Digital health startups have benefited from easy access to capital over the past few years, but the market is about to get a lot tighter.
Analysts and investors watching the space offered a sobering take Wednesday during one of the biggest industry meetings of the year, the J.P. Morgan Healthcare Conference, which is largely considered the event that sets the tone for the next 12 months.
A broader market selloff put a damper on the conference this week. Healthcare stocks have lost about 14.1% of their value over the past six months, compared with Standard & Poor's 500 Index's 10% drop.
Digital health is a trickier market than either technology or healthcare, in part because it's relatively new. Venture funding in digital health was just $1.1 billion in 2011, and exploded fourfold over the next four years.
But many companies still need to demonstrate that they can make money, and those that braved an initial public offering over the past two years have debuted with mixed success.
Shares of telehealth company Teladoc, for example, have lost about a third of their value, closing Tuesday at $18.63, compared with their July debut of $29.90.
“People were willing up until August of last year to take a high flier,” or volatile stock, said Dave Francis, a managing director at RBC Capital Markets. He spoke at Health 2.0's WinterTech conference which ran concurrently with JP Morgan. “I would argue that if Teladoc were trying to go public today … they would have a very difficult time achieving the valuation that they saw on July 1 of last year.”
Castlight Health is often flagged as the classic example of a digital health firm that crashed in the public markets. Shares of the price-transparency company opened for trading in March 2014 at $37.50. Now they're worth $3.75.
Castlight had a “great technology engine” but was ahead of the market, Francis said. “Today, the only people paying attention to Castlight are value-oriented healthcare investors.”
Even digital health companies that are far from being candidates for stock market listings are likely to see a pullback in funds, and could find themselves raising less money from investors than they did in earlier financing rounds.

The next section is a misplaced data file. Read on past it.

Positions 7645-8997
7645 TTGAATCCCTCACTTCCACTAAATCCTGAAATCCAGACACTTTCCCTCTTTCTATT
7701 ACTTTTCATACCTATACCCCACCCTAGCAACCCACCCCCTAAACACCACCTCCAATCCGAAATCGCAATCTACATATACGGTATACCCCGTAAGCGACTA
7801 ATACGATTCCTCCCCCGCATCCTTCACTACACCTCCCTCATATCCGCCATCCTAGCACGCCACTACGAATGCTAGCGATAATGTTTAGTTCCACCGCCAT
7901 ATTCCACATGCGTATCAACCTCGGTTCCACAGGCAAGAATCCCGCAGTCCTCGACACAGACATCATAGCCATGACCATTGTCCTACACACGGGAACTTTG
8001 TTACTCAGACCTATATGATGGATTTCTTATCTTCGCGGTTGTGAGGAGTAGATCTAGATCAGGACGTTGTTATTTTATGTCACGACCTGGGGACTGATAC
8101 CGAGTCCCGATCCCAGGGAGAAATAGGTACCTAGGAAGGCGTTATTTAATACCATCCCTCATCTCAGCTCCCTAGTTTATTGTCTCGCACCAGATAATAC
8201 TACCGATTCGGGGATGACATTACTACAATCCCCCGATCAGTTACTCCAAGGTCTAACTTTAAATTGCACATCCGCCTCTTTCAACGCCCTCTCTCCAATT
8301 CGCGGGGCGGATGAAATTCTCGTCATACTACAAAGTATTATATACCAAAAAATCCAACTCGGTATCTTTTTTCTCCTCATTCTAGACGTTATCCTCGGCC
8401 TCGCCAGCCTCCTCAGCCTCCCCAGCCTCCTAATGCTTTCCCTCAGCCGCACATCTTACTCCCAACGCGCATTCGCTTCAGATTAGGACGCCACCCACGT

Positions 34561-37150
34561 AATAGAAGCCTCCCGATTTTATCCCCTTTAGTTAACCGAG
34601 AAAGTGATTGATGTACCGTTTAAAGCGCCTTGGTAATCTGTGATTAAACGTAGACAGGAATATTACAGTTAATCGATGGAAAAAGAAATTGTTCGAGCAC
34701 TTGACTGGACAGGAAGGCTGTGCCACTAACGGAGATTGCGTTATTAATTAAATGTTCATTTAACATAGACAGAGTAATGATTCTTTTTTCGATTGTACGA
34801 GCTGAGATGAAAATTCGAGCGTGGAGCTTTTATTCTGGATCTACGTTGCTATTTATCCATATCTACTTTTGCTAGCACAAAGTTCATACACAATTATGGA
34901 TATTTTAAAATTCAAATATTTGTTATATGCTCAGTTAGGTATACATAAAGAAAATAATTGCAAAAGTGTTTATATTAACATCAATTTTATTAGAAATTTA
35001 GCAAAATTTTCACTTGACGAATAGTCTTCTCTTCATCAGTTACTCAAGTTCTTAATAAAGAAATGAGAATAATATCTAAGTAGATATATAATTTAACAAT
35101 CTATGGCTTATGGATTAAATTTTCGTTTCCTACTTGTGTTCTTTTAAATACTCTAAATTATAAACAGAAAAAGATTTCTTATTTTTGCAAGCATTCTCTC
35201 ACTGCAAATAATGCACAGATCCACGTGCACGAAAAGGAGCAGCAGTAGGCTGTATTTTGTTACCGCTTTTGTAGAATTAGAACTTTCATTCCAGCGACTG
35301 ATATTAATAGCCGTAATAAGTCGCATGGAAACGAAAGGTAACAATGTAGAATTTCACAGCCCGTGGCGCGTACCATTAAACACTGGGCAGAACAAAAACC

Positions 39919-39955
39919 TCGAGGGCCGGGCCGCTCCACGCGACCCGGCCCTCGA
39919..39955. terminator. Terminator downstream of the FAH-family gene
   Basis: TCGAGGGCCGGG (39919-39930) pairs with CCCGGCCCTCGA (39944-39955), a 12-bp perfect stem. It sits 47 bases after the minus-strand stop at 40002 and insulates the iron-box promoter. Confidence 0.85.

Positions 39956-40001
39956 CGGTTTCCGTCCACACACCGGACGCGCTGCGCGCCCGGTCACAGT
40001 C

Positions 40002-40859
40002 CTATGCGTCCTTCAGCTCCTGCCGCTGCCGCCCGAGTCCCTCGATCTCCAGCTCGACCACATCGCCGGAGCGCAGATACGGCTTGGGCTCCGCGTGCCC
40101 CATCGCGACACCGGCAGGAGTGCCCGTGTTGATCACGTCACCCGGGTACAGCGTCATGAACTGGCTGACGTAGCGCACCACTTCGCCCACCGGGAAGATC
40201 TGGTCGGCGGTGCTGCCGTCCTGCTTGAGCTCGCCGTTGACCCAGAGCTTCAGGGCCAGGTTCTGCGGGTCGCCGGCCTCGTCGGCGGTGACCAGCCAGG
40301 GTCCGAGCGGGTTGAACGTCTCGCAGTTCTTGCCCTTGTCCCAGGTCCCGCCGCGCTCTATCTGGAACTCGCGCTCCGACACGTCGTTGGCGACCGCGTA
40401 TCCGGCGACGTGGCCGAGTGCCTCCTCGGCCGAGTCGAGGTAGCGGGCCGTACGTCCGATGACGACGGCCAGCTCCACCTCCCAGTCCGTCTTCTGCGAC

“There's going to a reset of expectations across the board,” Francis said.
Ruchita Sinha, director of healthcare for GE Ventures, had a similar prediction.
“There will be a correction,” she said. “There's a strong sense of realism coming back into the market.”
A common sentiment at the conference among health systems and their venture capital arms was that technology entrepreneurs don't really understand their business. Many of their new tools try to solve a patient problem but create more work for providers and don't necessarily fit the way they do business.
As in other industries, there's a significant amount of money flowing into tools that improve the consumer experience, said Ambar Bhattacharyya, managing director at Maverick Capital Ventures.
But unlike other industries, healthcare will always be a brick-and-mortar business with a digital business layered on top of it. “The traditional rails around hospitals will remain in place,” he said.
Many of the new technologies, though, are creating a market that didn't exist before, such as price transparency tools, physician-rating sites and remote monitoring devices.
Also, legacy medical device and healthcare information-technology vendors are sharing the space with consumer players like Apple and Google.
That creates a challenge for digital health startups—not quite technology firms, not quite healthcare companies—when it comes to attracting new investors and establishing a valuation within a peer group.
“There's a growing debate [in the digital health world]: Do I want tech investors or do I want healthcare investors? And the answer is, you want both,” said Jeff Tangney, CEO of Doximity, a networking and recruitment site for physicians. Doximity raised $54 million in 2014 in a Series C round led by DFJ Growth, and through funds managed by T. Rowe Price Associates. “It's the rare breed that does both,” he said.